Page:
Prime Minister David Cameron

TV and Radio Presenter Clare Balding

December 23, 2010

>Dear Daily Telegraph, journalism should be about facts not fishing expeditions

>In the hysteria surrounding the non Wikileaks “Cablegate” many people seem to have forgotten quite how this story came to pass in the first place. The Daily Telegraph, a fairly respected broadsheet whatever its political persuasion, just got bored pre-Christmas and went on a fishing trip.

Obviously behind closed doors the two parties in the coalition have discussions about how to accommodate their differing views before presenting a united fron in public. That is how coalition politics works. Hardly news. Furthermore, Vince Cable hadn’t actually done anything wrong. He was perfectly entitled to not approve the BSkyB takeover by Rupert Murdoch’s NewsCorp. His silly brags were of course deeply unprofessional, embarrassing, and call his judgement into question. However, the situation would not have arisen if the Telegraph hadn’t sent two journalists off to his constituency, fishing rods in hand.

Everyone knows Christmas is a slow time for political journalists, but that doesn’t mean you go creating stories because your news desk are twiddling their thumbs. If you do stoop that low, at least have the integrity to publish everything that bites the bait, not just the stuff that suits your political, but not commercial, interests.

Here’s hoping that in 2011 journalism can return to being based on facts, not cheap stories created by low-brow tactics…some hope.

December 22, 2010

>Laying bare the year of… Mark Zuckerberg


2010 was the year that the Facebook founder and CEO really came out form behind his laptop. Of course there was the film based around his life and company, ‘The Social Network,’ which was a box-office smash.  However, he also made multiple mainstream media appearances, including a cameo in the Simpsons, and making a big charitable announcement on Oprah.

More than anything though, 2010 was the year Facebook moved away from being just another social networking website. The blue button has started sprouting up everywhere this year, allowing you to share articles, pictures, and videos with all your ‘friends’ at a click of a button. It hasn’t all been plain sailing, Zuckerberg once again received large amounts of criticism over concerns about privacy on Facebook, when new changes made people’s profile less private than they though. But he still always seems to come out on top. People want what he is offering.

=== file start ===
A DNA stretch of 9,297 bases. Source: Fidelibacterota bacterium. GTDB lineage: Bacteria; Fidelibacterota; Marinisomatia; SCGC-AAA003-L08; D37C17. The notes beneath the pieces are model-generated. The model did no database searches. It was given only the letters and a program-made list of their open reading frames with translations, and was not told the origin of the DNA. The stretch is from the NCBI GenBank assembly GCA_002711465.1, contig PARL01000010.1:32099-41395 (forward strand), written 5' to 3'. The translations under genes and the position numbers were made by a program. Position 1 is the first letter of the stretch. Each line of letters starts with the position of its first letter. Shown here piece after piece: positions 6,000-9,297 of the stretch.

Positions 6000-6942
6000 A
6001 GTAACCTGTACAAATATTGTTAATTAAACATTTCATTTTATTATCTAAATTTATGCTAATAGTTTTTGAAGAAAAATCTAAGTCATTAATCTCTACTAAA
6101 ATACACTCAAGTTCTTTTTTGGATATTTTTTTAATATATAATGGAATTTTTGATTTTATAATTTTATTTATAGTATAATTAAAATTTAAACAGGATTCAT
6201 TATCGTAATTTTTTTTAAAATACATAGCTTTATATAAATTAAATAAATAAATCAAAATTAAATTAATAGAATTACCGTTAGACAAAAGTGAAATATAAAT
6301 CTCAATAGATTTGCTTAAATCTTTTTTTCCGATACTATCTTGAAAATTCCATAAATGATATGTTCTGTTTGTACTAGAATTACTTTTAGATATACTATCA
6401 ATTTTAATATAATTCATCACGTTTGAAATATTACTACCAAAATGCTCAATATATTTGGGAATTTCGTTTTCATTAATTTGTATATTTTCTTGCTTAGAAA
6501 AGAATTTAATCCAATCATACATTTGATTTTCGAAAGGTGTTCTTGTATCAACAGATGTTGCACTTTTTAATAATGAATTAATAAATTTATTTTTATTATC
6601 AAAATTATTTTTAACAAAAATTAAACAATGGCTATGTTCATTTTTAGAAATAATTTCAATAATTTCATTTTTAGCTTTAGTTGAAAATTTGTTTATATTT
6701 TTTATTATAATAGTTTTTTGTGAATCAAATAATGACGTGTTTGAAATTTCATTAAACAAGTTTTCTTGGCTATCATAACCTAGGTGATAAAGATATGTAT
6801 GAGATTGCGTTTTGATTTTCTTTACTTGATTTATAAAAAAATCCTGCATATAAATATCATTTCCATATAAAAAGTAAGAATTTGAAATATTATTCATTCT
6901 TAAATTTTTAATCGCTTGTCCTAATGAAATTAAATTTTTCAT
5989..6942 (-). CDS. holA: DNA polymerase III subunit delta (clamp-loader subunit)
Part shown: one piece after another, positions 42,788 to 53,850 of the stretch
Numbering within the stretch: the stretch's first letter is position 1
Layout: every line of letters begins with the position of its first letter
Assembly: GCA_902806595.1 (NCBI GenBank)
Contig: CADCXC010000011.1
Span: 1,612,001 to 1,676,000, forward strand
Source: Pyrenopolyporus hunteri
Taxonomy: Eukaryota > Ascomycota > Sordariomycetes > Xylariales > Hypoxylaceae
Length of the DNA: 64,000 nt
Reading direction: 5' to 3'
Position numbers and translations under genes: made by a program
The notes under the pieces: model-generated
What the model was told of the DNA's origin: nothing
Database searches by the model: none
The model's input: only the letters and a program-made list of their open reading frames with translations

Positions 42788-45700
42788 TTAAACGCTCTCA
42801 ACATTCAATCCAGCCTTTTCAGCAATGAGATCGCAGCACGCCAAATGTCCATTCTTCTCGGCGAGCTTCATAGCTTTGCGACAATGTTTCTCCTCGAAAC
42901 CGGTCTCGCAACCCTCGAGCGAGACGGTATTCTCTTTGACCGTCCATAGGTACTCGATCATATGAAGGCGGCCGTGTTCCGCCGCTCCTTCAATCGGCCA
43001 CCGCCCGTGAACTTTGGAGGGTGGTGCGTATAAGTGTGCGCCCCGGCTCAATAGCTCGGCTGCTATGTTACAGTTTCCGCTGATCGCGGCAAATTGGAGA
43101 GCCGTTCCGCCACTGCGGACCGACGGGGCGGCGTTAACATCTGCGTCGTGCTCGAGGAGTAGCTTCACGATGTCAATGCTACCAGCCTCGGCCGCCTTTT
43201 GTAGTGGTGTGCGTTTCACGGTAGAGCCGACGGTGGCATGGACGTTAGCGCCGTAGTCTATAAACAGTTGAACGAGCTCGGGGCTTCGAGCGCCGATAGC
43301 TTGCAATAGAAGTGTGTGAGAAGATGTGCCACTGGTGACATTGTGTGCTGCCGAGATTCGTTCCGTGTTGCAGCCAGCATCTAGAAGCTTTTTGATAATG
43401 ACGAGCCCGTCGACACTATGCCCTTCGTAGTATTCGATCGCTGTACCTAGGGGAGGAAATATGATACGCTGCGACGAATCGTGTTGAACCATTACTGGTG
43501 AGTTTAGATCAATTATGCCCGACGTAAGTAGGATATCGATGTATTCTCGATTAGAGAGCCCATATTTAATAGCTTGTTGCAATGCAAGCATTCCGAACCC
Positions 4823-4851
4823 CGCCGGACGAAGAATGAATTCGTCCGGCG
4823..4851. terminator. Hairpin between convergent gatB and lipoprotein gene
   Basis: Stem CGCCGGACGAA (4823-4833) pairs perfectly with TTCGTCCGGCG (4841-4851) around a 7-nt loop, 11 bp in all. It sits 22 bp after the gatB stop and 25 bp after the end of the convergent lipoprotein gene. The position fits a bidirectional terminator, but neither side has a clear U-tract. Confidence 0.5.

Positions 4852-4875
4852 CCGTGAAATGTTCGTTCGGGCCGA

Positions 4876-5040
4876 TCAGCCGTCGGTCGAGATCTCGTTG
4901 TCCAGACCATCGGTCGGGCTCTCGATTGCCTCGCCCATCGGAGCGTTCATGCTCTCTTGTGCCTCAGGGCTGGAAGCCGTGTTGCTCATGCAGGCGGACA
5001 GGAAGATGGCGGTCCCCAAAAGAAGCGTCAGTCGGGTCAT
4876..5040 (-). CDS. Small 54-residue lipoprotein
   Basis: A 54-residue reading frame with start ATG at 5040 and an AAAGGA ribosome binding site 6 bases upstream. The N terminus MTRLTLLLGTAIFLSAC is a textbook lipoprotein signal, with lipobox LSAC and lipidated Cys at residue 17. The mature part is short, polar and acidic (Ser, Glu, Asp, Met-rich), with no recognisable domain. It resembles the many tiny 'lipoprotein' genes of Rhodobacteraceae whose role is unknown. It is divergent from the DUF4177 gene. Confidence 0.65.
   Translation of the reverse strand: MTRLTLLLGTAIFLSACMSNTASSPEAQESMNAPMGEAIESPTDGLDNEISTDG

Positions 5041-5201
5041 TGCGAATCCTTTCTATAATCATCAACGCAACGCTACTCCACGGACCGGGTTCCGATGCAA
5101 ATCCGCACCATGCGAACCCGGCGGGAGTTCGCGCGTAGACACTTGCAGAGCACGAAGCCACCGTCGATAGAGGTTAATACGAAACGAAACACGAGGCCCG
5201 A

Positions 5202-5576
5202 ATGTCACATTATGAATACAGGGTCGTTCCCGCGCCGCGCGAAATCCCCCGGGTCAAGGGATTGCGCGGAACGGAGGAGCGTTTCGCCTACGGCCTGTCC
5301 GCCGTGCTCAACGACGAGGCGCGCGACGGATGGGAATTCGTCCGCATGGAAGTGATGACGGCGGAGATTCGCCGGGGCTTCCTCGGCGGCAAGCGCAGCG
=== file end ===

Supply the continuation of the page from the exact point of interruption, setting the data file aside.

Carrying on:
Not an online political freedom fighter like Julian Assange, Zuckerberg is pretty much your classic geek. Except for his obsession with people and networking. The sociopath depicted in the film could never really have come up with the huge social tool Zuckerberg invented, the tool that is now valued at $6bn as the year comes to a close.

Zuckerberg’s rapid increase in profile in 2010 reached its climax last week, when he was announced as Time magazines person of the year. In 2011 Facebook will once again outgrow it’s current California bases and move to a more Google-esque campus, the website will inevitably also grow. While most social media sites disappear with the trends, Facebook seems set to stay. Zuckerbergs mono-vision has this year started moving the site towards being a passport to the internet itself.

December 22, 2010

>Lenny Henry – soul man

>VN was thoroughly enjoying the house band Ronnie and the Rex last night at downstairs at the Kings Head in North London when a rather familiar face showed up:

But Lenny Henry wasn’t there to do some stand up, that was left to the rather dull and predictable Glenn Wool, instead he was belting out numbers with the band. Lenny sang three songs including a rendition of the classic ‘Soul Man’ that got everyone to their feet. Good Christmassy fun!
December 21, 2010